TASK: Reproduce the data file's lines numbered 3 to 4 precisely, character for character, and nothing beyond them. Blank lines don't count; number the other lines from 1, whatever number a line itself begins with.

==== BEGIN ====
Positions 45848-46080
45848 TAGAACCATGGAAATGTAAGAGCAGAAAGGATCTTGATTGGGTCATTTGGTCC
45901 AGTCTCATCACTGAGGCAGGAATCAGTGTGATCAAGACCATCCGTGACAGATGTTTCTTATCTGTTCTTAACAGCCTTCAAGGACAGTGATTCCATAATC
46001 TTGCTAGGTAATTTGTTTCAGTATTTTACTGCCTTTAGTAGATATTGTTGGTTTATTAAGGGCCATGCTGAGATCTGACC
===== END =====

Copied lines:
45901 AGTCTCATCACTGAGGCAGGAATCAGTGTGATCAAGACCATCCGTGACAGATGTTTCTTATCTGTTCTTAACAGCCTTCAAGGACAGTGATTCCATAATC
46001 TTGCTAGGTAATTTGTTTCAGTATTTTACTGCCTTTAGTAGATATTGTTGGTTTATTAAGGGCCATGCTGAGATCTGACC